A pleural effusion is a buildup of fluid between the layers of tissue that line the lungs and chest cavity.
Your body produces pleural fluid in small amounts to lubricate the surfaces of the pleura, the thin tissue that lines the chest cavity and surrounds the lungs. A pleural effusion is an abnormal, excessive collection of this fluid.
There are two different types:
• Transudative pleural effusions are caused by fluid leaking into the pleural space. This is caused by increased pressure in the blood vessels or a low blood protein count. Congestive heart failure is the most common cause.
• Exudative effusions are caused by blocked blood vessels or lymph vessels, inflammation, lung injury, and tumors.
• Chest pain, usually a sharp pain that is worse with cough or deep breaths
• Rapid breathing
• Shortness of breath
Sometimes there are no symptoms.
Your doctor or nurse will examine you and listen to your lungs with a stethoscope.
The following tests may help to confirm a diagnosis:
• Chest CT scan
• Chest x-ray
• Kidney and liver function blood tests
• Pleural fluid analysis (examining the fluid under a microscope to look for bacteria, amount of protein, and presence of cancer cells)
• Thoracentesis (a sample of fluid is removed with a needle inserted between the ribs)
• Ultrasound of the chest and heart
The goal of treatment is to:
• Remove the fluid
• Prevent fluid from building up again
• Determine and treat the cause of the fluid buildup
Removing the fluid (thoracentesis) may be done if there is a lot of fluid and it is causing chest pressure, shortness of breath, or other breathing problems, such as low oxygen levels. Removing the fluid allows the lung to expand, making breathing easier.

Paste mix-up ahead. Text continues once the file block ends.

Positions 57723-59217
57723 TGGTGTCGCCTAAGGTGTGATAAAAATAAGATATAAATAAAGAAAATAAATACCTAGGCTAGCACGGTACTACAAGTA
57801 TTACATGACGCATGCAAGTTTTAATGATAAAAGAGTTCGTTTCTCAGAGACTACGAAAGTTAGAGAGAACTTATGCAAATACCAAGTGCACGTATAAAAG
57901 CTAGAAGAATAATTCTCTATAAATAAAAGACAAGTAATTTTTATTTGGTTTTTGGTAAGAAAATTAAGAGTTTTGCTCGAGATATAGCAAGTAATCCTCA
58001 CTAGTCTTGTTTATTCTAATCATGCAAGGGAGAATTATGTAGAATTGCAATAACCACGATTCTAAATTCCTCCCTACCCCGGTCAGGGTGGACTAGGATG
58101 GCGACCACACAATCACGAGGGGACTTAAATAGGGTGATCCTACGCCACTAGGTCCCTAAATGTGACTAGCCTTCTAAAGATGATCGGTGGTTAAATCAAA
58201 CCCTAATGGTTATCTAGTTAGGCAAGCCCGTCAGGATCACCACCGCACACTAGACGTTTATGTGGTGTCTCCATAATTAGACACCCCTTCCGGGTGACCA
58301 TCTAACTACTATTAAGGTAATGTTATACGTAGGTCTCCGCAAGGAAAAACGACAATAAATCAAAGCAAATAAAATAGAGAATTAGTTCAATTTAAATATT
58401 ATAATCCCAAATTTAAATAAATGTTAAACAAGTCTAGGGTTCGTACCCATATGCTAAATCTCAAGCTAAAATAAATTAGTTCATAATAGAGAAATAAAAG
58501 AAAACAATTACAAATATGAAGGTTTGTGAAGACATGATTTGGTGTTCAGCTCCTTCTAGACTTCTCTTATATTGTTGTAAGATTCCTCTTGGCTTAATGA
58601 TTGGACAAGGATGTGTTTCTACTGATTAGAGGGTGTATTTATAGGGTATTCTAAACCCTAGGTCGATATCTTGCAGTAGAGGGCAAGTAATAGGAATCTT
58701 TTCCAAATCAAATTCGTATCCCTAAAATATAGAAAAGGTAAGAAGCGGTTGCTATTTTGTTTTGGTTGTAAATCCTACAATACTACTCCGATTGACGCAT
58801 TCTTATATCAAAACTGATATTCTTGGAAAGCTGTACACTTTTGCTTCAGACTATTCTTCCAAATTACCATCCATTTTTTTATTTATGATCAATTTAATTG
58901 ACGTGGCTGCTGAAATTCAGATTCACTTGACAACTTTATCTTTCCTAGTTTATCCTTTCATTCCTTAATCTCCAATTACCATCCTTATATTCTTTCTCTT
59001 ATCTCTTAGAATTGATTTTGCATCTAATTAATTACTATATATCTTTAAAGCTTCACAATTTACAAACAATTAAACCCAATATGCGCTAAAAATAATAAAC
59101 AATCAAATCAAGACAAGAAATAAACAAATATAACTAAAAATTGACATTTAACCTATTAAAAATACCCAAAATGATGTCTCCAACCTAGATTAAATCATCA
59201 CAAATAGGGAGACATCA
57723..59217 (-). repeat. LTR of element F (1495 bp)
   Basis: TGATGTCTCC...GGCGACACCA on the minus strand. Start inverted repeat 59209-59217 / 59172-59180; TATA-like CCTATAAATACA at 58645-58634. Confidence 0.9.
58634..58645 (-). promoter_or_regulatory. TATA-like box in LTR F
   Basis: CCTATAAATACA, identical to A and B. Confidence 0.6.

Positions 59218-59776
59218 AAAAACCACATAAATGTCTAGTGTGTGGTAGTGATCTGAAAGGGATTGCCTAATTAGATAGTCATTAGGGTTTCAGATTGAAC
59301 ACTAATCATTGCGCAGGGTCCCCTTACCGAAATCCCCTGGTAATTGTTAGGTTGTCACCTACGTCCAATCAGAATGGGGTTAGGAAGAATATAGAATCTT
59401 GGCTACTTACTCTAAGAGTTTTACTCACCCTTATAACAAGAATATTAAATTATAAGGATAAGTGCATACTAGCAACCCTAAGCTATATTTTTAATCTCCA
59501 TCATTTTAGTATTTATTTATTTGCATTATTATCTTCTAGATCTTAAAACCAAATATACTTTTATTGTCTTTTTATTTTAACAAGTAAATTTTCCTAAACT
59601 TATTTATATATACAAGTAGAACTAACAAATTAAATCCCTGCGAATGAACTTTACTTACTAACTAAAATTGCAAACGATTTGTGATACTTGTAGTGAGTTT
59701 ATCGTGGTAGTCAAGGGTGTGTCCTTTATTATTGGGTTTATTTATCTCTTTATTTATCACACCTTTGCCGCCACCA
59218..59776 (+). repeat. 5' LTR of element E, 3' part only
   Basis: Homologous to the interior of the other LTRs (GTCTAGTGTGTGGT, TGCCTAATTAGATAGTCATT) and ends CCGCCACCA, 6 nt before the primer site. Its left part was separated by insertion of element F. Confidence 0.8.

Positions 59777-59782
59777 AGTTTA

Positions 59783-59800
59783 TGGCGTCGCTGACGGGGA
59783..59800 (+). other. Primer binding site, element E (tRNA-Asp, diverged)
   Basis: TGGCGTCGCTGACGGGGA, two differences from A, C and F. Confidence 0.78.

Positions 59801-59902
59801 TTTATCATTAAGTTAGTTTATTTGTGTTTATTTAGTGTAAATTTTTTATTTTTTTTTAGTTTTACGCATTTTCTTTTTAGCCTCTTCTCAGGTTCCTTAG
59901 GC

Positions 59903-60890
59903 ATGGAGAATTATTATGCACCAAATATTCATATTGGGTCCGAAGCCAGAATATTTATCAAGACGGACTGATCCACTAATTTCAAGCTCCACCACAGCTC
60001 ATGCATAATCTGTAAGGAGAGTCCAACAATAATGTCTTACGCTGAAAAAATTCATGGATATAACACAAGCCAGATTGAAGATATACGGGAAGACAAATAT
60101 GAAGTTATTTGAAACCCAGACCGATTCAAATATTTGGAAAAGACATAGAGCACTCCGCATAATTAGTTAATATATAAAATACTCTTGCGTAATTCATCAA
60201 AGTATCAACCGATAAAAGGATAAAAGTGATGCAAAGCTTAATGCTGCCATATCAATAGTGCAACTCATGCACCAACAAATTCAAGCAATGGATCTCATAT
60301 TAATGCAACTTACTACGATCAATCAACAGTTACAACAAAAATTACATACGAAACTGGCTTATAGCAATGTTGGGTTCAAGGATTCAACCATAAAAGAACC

The cause of the fluid buildup must be treated, too.
If it is due to congestive heart failure, you may receive diuretics (water pills) and other medications to treat heart failure.
Pleural effusions caused by infection are treated with antibiotics.
In people with cancer or infections, the effusion is often treated by using a chest tube for several days to drain the fluid.
Sometimes, small tubes can be left in the pleural cavity for a long time to drain the fluid. In some cases, the following may be done:
• Putting medication into the chest that prevents fluid from building up again after it is drained
• Radiation therapy
The expected outcome depends upon the underlying disease.
Complications may include:
• Lung damage
• Infection that turns into an abscess, called an empyema, which will need to be drained with a chest tube
• Pneumothorax (air in the chest cavity) after thoracentesis
The information provided herein should not be used during any medical emergency or for the diagnosis or treatment of any medical condition. A licensed physician should be consulted for diagnosis and treatment of any and all medical conditions.
Fishman's Pulmonary Diseases and Disorders